I went out on a limb the other day and tried something I had never tried before. It might be pretty pedestrian for the rest of you, but I was mighty pleased with how it came out.
In a crockpot, I mixed a can of black beans, a can of corn, a small can of mushrooms and a small jar of salsa. I didn't drain any of this, just dumped it all in the crockpot. I mixed it and then added 4 frozen chicken breasts and let it cook on low for 8 hours. When we got home that night, I took the chicken out and shredded it (just took two forks and tore it apart into small pieces) and mixed it back in the crockpot. I cooked some rice (4 servings) and added that to the crockpot and mixed everything up. It turned out kind of soupy, so we ate it in a bowl. I added some sour cream on top of mine, and some shredded cheese. It was very good! We both had two bowls and were stuffed full.
I put the crock pot bowl (I have the kind where the bowl and the heating element are separated, which I would recommend to anyone! Easier to clean) in the refrigerator, and took it out the next night for supper. The rice had soaked up most of the water, so I put it in a pot and added a can of chicken broth and some more salsa and heated it up on the stove. Yummy the second time, too!
So, a cheap, easy meal with enough left over for another full meal (for two). Try it!
Good news on the ambulance ride from over 3 years ago. I had gone skiing in Feb 2007 and blew out my knee. I had to go on an ambulance 34 miles into Denver. If we had had a car, we could have driven in, but we had gone out on a bus, so we didn't have a car. Anyway, the ambulance had been submitting the claim to BCBS for two years now and they had been denying it. They said I used an out of network ambulance company. The kicker is, BCBS doesn't have any ambulance companies in network in Denver. Bastards. Whenever I bring this up, and ask, "So, when I am on my back on a mountain screaming in pain, am I supposed to call you and see what ambulance I am supposed to use? And what would have you told me?" And then I hang up. Again, bastards.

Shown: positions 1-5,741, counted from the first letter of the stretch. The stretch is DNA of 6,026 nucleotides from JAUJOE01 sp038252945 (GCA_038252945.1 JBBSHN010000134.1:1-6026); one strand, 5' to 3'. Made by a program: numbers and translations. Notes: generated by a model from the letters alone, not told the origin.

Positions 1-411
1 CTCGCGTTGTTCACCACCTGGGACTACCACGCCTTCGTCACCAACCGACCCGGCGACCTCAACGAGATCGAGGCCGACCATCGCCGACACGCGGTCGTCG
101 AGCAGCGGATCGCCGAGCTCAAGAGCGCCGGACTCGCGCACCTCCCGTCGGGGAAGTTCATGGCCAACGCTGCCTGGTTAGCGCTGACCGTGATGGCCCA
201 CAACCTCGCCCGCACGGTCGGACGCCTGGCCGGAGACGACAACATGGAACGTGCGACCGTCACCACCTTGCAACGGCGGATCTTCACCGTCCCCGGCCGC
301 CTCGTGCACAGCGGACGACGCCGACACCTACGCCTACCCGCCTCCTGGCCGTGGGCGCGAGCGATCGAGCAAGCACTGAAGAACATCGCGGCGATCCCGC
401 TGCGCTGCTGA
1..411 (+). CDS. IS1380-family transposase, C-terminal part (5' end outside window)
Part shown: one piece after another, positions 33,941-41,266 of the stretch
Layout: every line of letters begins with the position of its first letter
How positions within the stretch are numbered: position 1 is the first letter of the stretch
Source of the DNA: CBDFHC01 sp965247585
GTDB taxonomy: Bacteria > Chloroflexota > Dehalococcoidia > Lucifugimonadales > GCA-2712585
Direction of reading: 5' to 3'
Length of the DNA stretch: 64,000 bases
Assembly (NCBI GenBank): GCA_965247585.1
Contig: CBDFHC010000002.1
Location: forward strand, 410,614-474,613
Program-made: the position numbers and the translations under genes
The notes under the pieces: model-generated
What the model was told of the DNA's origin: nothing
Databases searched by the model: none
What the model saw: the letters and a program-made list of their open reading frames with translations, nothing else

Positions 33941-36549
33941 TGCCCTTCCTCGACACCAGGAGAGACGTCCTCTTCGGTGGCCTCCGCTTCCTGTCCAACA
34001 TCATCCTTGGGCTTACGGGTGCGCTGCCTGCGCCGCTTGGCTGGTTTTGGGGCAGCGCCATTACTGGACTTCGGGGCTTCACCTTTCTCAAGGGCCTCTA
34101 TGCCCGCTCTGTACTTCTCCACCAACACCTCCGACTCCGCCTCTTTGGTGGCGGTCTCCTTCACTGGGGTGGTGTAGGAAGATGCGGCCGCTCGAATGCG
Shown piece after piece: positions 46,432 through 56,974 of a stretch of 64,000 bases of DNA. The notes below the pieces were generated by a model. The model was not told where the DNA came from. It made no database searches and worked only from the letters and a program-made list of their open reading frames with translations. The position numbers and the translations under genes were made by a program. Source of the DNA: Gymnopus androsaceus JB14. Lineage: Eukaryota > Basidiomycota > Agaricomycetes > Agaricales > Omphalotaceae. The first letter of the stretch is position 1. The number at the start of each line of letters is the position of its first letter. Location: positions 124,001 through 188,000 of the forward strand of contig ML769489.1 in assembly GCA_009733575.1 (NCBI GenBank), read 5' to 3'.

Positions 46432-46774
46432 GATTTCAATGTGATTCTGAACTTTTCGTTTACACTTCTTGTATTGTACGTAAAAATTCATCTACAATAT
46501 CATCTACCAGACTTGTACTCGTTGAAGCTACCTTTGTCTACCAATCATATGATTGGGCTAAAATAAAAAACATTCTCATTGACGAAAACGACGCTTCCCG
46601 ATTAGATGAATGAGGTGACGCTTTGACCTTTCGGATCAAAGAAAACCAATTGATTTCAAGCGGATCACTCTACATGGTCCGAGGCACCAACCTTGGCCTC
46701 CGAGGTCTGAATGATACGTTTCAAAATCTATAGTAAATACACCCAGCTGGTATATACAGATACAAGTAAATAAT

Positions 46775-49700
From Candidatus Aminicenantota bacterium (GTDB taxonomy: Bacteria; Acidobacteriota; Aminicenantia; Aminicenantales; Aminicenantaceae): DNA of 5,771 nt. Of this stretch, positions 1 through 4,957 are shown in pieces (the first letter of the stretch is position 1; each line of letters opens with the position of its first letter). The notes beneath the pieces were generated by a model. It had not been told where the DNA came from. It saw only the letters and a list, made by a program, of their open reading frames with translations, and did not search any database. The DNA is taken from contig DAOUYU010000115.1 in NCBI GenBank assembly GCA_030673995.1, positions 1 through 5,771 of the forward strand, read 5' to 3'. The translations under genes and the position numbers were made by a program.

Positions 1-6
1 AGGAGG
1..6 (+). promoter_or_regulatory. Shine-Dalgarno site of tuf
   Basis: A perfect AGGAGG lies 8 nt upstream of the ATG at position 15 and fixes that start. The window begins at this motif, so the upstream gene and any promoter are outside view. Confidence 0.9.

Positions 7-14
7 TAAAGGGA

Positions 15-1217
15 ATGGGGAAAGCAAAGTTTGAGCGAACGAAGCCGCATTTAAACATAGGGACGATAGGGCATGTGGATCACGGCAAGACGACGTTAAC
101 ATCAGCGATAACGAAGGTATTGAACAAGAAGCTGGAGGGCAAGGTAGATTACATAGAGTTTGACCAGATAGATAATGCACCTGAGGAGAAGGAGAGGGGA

Anyway, I finally got the bill at the beginning of Feb 2009 (a few days after I got laid off). $1285. What bad timing! I called them and told them I was laid off and even with my salary last year we had lost money on the farm and my AGI was only $18,000 last year. She sent me a "financial aid packet" and I filled it out, but lots of it didn't apply. I finally wrote an explanation and copied my 1040 and lay off letter and sent it back. They are going to only make me pay half. So, we have to scrounge up $642.50 somehow this month. But, that's better than the full amount.
Finally got the phones switched to Nex-tech. That is going to save us about $25 a month, and it only took about 15 minutes to sell the two phones on the local website. Sold them both for $45. Maybe could have made more, but hey, they are out of here.
Blizzard is coming tomorrow. We spent the day putting fence around an area we used last year that blocks the wind pretty well. We lined up some bales to help block the wind even more. I hope we don't lose any calves. My dad called yesterday to say we should have 6" of snow and 45 mph winds. He then said he once lost 15 out of 30 calves because they froze to death one year, so I've been in a scared mood for a few days now. I hope it doesn't turn out too bad.
My mom called about a job in Salina...but it is a secretary's job. Should I apply to that? I am not a secretary. Of course, I could be a secretary, but I'm not. Ugh. I've been so discouraged lately on the job front. I got paid today and I have two more paychecks (so another month) and then the severance pay. I don't know if I should wait it out a bit or take anything. I feel like I shouldn't take something if I know that as soon as something better comes along I am going to bail, but maybe that is what I should do.